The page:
In IIS Manager, open sites, open Default Web Site, and then select the datawarehouse virtual directory.(Image - IIS configuration panel)
Double-click Authentication in the IIS section of the main page.(Image - IIS Authentication configuration)
- Disable Anonymous Authentication if you are using Windows or Basic authentication. When Anonymous authentication is enabled, IIS will always use it first, even if other authentication methods are enabled.
Click the datawarehouse virtual directory to open the main page. Double-click Handler Mappings.(Image - IIS configuration panel)
Image - IIS configuration panel
Right-click anywhere on the page and then select Add Script Map. In the Add Script Map dialog box, specify \*.dll as the request path, specify <drive>:\inetpub\wwwroot\OLAP\msmdpump.dll as the executable, and type datawarehouse as the name. Keep all of the default restrictions associated with this script map.(Image - IIS handler mappings)
Image - IIS handler mappings
When prompted to allow the ISAPI extension, click Yes.(Image - IIS handler mappings confirmation pop-up)
Image - IIS handler mappings confirmation pop-up
Edit the MSMDPUMP.INI file to set the target server¶
The MSMDPUMP.INI file specifies the Analysis Services instance that MSMDPUMP.DLL connects to. This instance can be local or remote, installed as the default or as a named instance. Open the msmdpump.ini file located in folder <drive>:\inetpub\wwwroot\datawarehouse and take a look at the contents of this file. It should look like the following:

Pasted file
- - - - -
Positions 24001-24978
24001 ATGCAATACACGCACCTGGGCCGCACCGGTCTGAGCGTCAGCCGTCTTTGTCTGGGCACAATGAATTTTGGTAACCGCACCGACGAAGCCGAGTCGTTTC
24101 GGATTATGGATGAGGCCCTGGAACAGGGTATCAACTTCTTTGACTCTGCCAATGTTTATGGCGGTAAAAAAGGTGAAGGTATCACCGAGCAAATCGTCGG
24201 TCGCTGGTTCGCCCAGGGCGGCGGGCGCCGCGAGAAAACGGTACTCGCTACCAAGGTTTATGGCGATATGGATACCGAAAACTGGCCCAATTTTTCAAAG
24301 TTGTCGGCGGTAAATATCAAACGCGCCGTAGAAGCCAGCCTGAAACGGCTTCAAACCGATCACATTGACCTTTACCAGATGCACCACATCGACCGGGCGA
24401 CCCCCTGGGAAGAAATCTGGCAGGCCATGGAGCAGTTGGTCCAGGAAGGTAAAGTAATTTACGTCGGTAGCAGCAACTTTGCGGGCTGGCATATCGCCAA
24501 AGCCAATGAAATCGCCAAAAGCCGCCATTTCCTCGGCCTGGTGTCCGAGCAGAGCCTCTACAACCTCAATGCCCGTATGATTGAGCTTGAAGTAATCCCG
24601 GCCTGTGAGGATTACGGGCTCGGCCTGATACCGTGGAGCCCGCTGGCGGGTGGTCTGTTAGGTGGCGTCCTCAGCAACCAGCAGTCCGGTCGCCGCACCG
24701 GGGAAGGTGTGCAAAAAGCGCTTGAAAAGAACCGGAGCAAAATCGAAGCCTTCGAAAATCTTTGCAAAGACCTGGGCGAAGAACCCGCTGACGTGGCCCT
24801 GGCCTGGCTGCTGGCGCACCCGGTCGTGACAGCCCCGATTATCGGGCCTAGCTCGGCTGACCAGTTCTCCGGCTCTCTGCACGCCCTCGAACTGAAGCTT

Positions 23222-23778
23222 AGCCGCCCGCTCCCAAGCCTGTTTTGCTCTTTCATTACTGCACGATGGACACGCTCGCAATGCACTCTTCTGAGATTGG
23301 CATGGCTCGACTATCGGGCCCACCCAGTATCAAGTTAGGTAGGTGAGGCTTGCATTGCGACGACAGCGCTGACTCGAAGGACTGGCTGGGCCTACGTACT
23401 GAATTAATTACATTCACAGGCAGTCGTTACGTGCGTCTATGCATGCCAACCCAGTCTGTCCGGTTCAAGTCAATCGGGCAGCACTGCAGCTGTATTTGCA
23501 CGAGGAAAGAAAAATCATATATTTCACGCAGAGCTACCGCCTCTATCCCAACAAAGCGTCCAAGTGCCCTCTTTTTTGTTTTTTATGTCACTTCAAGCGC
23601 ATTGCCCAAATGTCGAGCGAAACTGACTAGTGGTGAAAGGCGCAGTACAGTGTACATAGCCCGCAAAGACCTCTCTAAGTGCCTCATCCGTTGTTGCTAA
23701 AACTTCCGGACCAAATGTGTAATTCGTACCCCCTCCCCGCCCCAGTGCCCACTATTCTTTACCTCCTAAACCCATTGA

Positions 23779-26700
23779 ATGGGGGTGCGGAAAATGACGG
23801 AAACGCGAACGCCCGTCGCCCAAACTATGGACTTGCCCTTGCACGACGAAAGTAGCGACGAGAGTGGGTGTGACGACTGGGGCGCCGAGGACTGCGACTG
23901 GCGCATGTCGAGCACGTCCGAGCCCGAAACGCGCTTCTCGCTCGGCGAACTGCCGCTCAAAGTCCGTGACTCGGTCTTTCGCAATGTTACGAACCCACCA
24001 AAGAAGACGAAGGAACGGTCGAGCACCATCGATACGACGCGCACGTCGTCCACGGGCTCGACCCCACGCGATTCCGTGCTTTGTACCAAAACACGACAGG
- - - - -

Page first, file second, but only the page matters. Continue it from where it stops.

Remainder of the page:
<ConfigurationSettings> <ServerName>localhost</ServerName> <SessionTimeout>3600</SessionTimeout> <ConnectionPoolSize>100</ConnectionPoolSize> </ConfigurationSettings>
If the Analysis Services instance for which you are configuring HTTP access is located on the local computer and installed as a default instance, there is no reason to change this setting. Otherwise, you must specify the server name (for example,
<ServerName> EXACT-SRV01</ServerName>). For a server that is installed as a named instance, be sure to append the instance name (for example,
By default, Analysis Services listens on TCP/IP port 2383. If you installed Analysis Services as the default instance, you do not need to specify any port in
<ServerName> because Analysis Services knows how to listen on port 2383 automatically. However, you do need to allow inbound connections to that port in Windows Firewall.
If you configured a named or default instance of Analysis Services to listen on a fixed port, you must add the port number to the server name (for example,
<ServerName> EXACT-SRV01:55555</ServerName>) and you must allow inbound connections in Windows Firewall to that port.